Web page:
Tributes paid to stalwart former councillor

Dorothy Whiteman
Dorothy Whiteman
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TRIBUTES have been paid to a long-serving city councillor who has died.

Teacher Dorothy Whiteman, an ex-Conservative leader who was also a board member of the Washington Development Corporation – which was dissolved in 1988 – died last week aged 82 after battling pneumonia.

Councillor Dorothy Whiteman, Hendon Ward  pic taken April 1973 old ref number 42-6085

Councillor Dorothy Whiteman, Hendon Ward pic taken April 1973 old ref number 42-6085

Sons Roger, 53, and Graham, 50, today spoke of her colourful life.

Graham said: “She was a stubborn person who was respected by all.

“Her great passion was education on the council.”

Graham added that she was best remembered in the area for her campaigning for the expansion of Southmoor School, near her home, which she helped achieve.

Mrs Whiteman was born in Stockton-on-Tees in January 1930.

Studious all of her life, she won a scholarship to King’s College in London, where she met solicitor husband Bill.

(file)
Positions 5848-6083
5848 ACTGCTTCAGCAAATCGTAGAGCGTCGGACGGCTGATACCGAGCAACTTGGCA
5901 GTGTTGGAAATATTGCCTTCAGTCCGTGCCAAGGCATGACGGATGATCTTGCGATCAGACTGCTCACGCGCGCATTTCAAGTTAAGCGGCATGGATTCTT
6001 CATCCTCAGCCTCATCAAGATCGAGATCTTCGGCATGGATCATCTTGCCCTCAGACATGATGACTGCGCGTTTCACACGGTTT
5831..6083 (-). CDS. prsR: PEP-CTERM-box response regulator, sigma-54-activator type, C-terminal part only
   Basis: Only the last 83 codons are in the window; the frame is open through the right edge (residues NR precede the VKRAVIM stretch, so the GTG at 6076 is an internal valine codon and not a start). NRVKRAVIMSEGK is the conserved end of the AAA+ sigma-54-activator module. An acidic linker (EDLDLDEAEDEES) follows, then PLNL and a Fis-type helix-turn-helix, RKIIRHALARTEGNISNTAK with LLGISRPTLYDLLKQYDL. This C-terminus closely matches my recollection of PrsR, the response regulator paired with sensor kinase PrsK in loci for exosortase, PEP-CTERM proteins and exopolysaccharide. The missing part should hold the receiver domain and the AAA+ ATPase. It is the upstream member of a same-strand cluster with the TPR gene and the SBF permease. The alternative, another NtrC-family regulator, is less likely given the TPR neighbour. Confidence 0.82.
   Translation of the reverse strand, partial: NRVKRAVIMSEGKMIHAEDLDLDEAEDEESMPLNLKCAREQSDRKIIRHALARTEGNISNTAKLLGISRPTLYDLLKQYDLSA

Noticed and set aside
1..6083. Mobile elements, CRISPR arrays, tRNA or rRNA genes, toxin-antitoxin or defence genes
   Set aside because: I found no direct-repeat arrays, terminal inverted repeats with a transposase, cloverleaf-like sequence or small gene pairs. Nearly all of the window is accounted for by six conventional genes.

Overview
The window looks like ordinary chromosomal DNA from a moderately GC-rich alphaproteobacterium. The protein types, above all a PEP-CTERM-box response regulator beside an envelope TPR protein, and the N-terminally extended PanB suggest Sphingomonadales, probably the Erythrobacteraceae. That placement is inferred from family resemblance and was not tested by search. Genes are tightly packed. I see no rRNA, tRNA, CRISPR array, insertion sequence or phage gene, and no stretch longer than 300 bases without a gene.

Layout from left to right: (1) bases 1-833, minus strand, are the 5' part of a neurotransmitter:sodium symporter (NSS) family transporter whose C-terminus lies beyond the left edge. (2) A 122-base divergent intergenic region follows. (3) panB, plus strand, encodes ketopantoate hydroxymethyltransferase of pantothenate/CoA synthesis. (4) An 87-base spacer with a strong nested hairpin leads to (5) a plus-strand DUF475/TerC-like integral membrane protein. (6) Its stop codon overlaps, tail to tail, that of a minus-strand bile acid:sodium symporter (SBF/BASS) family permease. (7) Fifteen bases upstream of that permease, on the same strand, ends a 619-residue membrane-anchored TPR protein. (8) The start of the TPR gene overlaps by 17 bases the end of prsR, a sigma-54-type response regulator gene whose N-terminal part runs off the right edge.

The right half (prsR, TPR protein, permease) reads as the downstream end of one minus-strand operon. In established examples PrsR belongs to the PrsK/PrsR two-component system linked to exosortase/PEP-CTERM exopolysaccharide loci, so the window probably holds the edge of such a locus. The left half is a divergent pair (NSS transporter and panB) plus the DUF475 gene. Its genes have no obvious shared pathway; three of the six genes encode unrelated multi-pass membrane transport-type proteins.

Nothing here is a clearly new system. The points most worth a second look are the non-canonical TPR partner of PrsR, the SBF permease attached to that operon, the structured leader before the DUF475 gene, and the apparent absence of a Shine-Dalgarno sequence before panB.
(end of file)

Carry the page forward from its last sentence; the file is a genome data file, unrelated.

In 1960 the couple moved to Raglan Avenue, in Grangetown.

She was elected to represent the Hendon ward in 1970, serving the area before losing her seat in 1984 by just 26 votes to Labour’s Aileen Handy.

Despite her political allegiances, Mrs Whiteman struck up strong friendships with other councillors, especially former Labour and later independent councillor Bryn Sidaway.

Roger, who cared for his mum as she became more frail in recent years, said: “There was no animosity from him even though they were on opposite sides.”

After losing her seat, Mrs Whiteman used retirement to see the world, going on tours 
to places like Australia, 
Malaysia, Singapore, Canada and Hawaii.

Mr Whiteman died nine years ago.

In her retirement, Mrs Whiteman was also a huge fan of the Echo, savouring the moment when the paper dropped on her door mat every day.

“She was an avid Echo reader,” added Graham.

“She read it cover to cover every night, but the thing that she loved were the Retro features.

“My mother really loved the Echo even though she was blind in one eye before she died. Newspapers were her life towards the end.”

Conservative transport spokesman Coun Peter Wood, who knew Mrs Whiteman for the past 40 years, said: “She was a good friend, a very loyal and dependable person.

“It’s a very sad event because Dorothy made a significant contribution to what was then the town of Sunderland’s affairs.

“She was a delightful lady.”

Mrs Whiteman died at Sunderland Royal Hospital on Wednesday evening.

Her funeral was due to take place today at Sunderland Crematorium at 1.30pm.

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